Dream date

A Nightmare on Elm Street

A really creepy sex toy or just a cheesy film prop?

A really creepy sex toy or just a cheesy film prop?

Rated 2.0

Wes Craven’s original A Nightmare on Elm Street was produced on a budget of $1.8 million—a pittance even in 1984—and went on to earn $25.5 million at a time when that looked like real money, especially if you think of it as a 1,500 percent profit. It spawned seven sequels and two TV series, and served as Craven’s ticket to the (comparative) big time after a decade in low-rent schloxploitation.

That’s what the producers of the new A Nightmare on Elm Street are talking about when they call their movie a “reimagining of Wes Craven’s original classic.” As classics go, Elm Street wasn’t exactly Citizen Kane; hell, it wasn’t even The Curse of the Cat People. The fact is, the new movie is an entirely appropriate link in the Freddy Krueger franchise chain—A Nightmare on Elm Street (1984) was a mediocre, half-baked movie, and so is A Nightmare on Elm Street (2010).

“Reimagining” Craven’s movie was arguably a laudable idea, since it was only half-imagined in the first place. Craven came up with an interesting idea—a group of teenagers having fatal nightmares about the same disfigured monster with knives for fingernails—then didn’t bother to develop it into a story, either because he didn’t have time or because he knew he didn’t have to. This time out, the filmmakers can’t pretend they didn’t have time to come up with a story—it’s been 26 years, after all—but if anything, they knew even better than Craven did that they didn’t have to, so they didn’t.

The extent of “reimagining” in Wesley Strick and Eric Heisserer’s script seems to have been to change Freddy Krueger (Jackie Earle Haley, taking over for the venerable Robert Englund) from a serial child murderer to a child molester at a preschool; to make the nightmares in which he stars a manifestation of the repressed memories of his former victims; and to add a brooding goth veneer to Nancy (Rooney Mara) and Quentin (Kyle Gallner), the two longest-surviving of Freddy’s would-be victims. End of reimagining.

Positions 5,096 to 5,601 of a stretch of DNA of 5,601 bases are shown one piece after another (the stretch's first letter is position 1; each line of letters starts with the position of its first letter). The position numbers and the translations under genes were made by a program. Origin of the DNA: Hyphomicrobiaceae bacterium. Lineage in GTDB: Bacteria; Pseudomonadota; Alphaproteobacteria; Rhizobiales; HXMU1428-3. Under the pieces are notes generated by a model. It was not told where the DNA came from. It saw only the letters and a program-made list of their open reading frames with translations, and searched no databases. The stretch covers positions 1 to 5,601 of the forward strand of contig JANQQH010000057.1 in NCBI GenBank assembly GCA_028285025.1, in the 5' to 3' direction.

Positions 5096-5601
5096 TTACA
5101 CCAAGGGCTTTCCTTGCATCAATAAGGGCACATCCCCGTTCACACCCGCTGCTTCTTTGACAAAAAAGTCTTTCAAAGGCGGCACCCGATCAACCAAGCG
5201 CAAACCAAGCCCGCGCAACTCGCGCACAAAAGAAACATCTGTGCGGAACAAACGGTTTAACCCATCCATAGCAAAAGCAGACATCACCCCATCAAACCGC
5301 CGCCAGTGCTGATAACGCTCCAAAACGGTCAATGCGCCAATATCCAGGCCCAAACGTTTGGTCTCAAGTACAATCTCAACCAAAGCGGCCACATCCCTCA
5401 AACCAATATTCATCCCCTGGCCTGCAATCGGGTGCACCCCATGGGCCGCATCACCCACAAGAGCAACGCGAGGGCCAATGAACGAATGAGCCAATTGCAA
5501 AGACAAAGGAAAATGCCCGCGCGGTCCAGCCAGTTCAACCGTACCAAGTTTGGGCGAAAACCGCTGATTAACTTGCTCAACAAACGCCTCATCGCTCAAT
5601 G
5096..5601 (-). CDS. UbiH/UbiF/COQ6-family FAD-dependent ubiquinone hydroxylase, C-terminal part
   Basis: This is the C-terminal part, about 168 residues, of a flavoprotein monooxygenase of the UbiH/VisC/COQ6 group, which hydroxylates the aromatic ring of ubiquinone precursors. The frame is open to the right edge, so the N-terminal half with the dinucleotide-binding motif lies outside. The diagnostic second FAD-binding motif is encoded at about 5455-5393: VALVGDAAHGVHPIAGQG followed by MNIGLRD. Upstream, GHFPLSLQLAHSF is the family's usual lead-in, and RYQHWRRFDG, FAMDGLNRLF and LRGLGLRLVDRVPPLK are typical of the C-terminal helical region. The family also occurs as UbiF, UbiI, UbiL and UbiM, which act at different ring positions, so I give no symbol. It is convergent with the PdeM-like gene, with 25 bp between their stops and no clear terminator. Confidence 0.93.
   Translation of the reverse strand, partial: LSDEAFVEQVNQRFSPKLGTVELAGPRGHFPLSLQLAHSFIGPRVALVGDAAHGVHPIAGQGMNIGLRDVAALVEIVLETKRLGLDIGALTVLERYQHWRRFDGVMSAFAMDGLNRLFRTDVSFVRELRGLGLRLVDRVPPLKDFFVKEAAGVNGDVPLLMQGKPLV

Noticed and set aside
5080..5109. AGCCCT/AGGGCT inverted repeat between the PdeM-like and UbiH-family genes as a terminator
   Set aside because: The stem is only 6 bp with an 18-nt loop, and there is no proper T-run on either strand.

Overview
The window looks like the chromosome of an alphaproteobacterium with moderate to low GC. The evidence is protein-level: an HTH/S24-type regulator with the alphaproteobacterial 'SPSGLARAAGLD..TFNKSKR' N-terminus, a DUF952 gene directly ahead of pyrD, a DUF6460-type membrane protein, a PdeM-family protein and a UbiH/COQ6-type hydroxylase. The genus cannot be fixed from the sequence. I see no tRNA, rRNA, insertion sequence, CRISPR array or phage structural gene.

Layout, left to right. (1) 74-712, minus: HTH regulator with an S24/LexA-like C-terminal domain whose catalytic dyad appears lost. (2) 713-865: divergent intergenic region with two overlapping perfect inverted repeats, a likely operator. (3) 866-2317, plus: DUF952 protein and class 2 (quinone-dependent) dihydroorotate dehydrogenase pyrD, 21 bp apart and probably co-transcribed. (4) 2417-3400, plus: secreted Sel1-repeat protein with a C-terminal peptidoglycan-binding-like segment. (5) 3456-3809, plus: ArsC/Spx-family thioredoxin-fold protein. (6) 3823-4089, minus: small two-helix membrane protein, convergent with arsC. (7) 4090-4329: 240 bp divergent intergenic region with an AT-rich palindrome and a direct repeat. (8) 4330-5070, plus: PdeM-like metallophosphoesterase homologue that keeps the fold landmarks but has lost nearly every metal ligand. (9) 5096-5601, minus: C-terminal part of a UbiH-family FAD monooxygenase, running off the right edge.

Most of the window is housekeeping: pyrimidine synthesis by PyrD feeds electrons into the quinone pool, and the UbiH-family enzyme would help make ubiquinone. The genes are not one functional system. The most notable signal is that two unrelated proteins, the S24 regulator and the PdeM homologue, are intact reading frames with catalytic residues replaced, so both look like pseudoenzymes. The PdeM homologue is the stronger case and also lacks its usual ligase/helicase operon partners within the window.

Tagging along as the nominal director is Samuel Bayer, making his first big-screen feature after a long apprenticeship in music videos for artists such as Pat Benatar, Green Day and Metallica. I say “nominal director” because Bayer adds little to the proceedings; the phantom at this rather paltry feast, even more than Freddy Krueger, is Wes Craven himself.

There is one truly impressive image in the movie, and it’s a CGI echo of Heather Langenkamp sinking up to her ankles on the stairs back in 1984. This time, Rooney Mara is chased down a hallway where the thick carpet morphs into a mire of black blood, into which the hapless girl plunges out of sight and emerges gasping and screaming. Trying to decide who deserves credit for this isolated moment provides a fleeting bit of diversion while waiting for the final “surprise” shock and credit roll. Is it Bayer? Strick and Heisserer? Some combination of the six dozen people credited among the special-effects crew? What difference does it make? In any case, a passing nod (if not an enthusiastic thank you) should go to Mara’s stunt doubles Nikki Hester and Natalie M. Meyer, one or both of whom gamely ventured into what looks like a long, narrow vat of red-tinted Hershey’s syrup. Like Ruth Gordon gobbling up Lucky Charms and Pepsi in Where’s Poppa?, that’s the kind of dedication to one’s craft that shouldn’t go unrecognized.

Another thing that shouldn’t go unrecognized is the sad irony of having to go all the way down the list of stunt doubles to find someone to commend for dedication to their craft. Is there any movie franchise that cries out less for revisiting than A Nightmare on Elm Street? After eight movies and two TV shows, is there anything Wes Craven left unsaid about fiendish Freddy and his hapless, pretty young victims? Did Bayer, Strick, Heisserer and the movie’s 11 credited producers really believe there was some nuance, some undiscovered depth to be discovered in the primal wail of teenage dreams?

I’m no great fan of the original, but give Wes Craven credit: He started from scratch, and he earned every penny he made fair and square. These new guys just wanted to cash in. Well, mission accomplished. Spend it in good health.